China has banned the usage of a few Islamic names in the Xinjiang province. This is a Muslim majority province and such an action is supposed to impact children who would be named Imam, Hajj, Islam, Quran, Saddam, Medina etc. These names are supposedly heavily loaded with religious extremism and must not be considered by families for their children if they are to get hukou (household registration) and other state services.
While there can be various sides to this discussion, I would put my foot forward and say that it might not be necessary for you to read to become a writer. A writer has to write. There is no dearth of writers today who don’t read. How do you tell the difference?
Vajra pushed down the lid of his laptop, gulped down a bottle of water, and hastened to his bed with his cellphone. It was 11.30 p.m. and he had to finish sending a few replies on his phone before calling it a day. There were 120 messages flooding his inbox from friends and groups. The most noisy of all the groups he was part of spoke of Dr. Bhim Rao Ambedkar incessantly.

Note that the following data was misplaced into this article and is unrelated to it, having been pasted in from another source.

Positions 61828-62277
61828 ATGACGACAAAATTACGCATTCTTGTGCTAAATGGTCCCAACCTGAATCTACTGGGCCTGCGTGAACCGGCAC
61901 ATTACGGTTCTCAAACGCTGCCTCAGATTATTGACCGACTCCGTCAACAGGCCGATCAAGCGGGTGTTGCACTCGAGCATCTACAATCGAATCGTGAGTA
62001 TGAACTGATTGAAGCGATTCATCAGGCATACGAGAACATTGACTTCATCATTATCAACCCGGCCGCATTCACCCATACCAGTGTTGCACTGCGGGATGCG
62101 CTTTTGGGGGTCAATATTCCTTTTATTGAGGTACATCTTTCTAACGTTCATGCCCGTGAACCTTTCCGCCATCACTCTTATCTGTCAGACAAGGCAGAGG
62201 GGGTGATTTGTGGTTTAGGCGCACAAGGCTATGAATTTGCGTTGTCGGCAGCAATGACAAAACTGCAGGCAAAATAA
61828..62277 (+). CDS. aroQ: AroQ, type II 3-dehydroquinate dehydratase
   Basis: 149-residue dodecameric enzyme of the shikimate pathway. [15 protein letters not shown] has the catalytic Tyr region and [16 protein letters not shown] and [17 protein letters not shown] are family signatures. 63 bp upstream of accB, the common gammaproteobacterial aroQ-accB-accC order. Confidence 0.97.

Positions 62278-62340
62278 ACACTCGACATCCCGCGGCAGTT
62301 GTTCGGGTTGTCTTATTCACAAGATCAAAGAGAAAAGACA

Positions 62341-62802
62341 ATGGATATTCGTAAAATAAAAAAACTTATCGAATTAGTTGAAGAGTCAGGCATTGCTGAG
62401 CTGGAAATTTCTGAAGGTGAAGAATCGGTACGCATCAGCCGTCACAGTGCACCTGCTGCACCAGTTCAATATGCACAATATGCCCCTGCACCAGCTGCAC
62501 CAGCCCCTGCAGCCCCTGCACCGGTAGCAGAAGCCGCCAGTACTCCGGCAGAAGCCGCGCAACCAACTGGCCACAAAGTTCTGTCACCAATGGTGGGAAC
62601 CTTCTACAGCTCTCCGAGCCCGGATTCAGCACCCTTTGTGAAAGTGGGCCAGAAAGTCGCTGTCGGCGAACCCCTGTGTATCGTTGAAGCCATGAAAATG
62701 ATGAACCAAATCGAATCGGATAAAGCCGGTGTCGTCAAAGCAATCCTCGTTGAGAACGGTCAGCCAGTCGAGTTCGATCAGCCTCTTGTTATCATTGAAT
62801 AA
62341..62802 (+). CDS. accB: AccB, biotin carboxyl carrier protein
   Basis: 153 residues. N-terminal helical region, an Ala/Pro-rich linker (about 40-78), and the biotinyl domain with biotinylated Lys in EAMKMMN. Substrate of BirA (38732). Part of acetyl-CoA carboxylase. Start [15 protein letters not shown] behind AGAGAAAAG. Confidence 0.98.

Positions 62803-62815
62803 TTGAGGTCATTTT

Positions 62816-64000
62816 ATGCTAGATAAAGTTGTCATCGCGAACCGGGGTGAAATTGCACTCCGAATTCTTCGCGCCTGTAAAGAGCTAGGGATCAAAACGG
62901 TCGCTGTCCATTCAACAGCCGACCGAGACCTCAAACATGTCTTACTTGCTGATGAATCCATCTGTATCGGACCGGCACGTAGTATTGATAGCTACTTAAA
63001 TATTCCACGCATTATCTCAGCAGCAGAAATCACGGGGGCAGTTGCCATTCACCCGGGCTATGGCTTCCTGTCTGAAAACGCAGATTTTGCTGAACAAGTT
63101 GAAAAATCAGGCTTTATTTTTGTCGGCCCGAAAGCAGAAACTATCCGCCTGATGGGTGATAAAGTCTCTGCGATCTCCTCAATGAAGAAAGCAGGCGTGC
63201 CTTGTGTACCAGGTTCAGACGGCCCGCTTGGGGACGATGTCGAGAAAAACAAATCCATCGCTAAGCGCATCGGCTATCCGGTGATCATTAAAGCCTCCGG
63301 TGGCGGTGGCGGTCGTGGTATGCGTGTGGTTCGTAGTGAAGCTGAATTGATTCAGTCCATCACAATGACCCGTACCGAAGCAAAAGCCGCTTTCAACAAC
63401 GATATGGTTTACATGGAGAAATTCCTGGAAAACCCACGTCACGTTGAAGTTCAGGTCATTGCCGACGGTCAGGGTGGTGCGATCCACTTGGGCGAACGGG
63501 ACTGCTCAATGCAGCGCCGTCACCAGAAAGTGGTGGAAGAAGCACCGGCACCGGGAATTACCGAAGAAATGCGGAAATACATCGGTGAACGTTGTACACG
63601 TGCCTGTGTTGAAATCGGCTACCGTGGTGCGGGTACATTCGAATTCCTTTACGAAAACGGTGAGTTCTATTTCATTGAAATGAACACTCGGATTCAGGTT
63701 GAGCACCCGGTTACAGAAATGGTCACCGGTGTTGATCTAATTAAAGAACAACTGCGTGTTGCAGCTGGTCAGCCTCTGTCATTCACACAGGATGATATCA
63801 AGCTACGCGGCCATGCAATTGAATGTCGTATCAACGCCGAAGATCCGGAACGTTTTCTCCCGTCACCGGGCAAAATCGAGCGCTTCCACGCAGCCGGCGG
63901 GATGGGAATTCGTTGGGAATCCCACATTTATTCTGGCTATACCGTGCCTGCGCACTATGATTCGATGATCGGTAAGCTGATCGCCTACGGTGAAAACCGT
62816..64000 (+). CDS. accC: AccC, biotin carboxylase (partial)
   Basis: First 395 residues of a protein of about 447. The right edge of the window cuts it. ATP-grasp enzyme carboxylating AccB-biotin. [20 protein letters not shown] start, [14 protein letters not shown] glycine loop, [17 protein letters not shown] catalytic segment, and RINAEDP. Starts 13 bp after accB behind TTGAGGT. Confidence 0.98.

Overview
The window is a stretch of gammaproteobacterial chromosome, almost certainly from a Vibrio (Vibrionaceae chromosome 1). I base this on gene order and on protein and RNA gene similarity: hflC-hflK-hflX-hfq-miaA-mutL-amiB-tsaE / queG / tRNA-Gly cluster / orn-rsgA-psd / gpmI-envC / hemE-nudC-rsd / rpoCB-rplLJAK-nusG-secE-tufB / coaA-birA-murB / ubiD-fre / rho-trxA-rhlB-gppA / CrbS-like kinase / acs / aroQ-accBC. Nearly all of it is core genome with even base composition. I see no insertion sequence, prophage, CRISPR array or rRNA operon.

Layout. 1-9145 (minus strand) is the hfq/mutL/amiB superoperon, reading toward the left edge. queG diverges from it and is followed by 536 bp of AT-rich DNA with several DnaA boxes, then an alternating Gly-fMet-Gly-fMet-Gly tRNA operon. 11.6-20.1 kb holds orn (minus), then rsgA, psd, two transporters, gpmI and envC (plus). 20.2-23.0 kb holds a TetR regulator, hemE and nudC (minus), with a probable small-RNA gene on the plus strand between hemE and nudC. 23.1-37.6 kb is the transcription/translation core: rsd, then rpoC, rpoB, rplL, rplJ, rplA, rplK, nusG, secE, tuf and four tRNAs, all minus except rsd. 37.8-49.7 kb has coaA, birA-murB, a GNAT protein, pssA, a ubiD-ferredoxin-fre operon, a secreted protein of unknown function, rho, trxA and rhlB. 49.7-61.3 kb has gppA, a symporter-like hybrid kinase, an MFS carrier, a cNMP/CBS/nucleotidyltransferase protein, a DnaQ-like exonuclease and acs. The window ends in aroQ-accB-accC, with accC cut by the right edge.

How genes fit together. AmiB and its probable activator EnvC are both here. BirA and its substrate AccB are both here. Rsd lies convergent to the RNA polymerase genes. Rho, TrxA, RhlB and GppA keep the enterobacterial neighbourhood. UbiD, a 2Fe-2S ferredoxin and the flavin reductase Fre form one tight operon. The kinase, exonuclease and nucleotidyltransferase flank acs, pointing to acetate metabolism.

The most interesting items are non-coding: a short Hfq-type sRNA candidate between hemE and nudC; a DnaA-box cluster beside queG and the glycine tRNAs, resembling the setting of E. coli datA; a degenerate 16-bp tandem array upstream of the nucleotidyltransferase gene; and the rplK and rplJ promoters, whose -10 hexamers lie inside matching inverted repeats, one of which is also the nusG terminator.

I delighted myself with the joy of spending an entire day in front of the gates of the Central Jail in Bengaluru along with a friend. On retrospection, it sounds like a stupid idea to wait in front of the gates of a prison for whatever reason. However even the stupidest of ideas leave you with an experience worthy of writing. So here is my recollection of how the day unfolded. Continue reading “A Trip to the Central Prison”
George Orwell had been a lot of things in his life from imperial police to teacher, but he is remembered the best as a writer, novelist and an essayist. Although Orwell did not live past 1950, his works have continued to influence not only his readers and other writers, but also the political culture of all these years. His creations rendered a new adjective to the language – Orwellian indicating a totalitarian regime and a set of whole new terms which continue to be relevant even in the modern societal and political discourses Continue reading Yard of the Bards – Orwell and the language of politics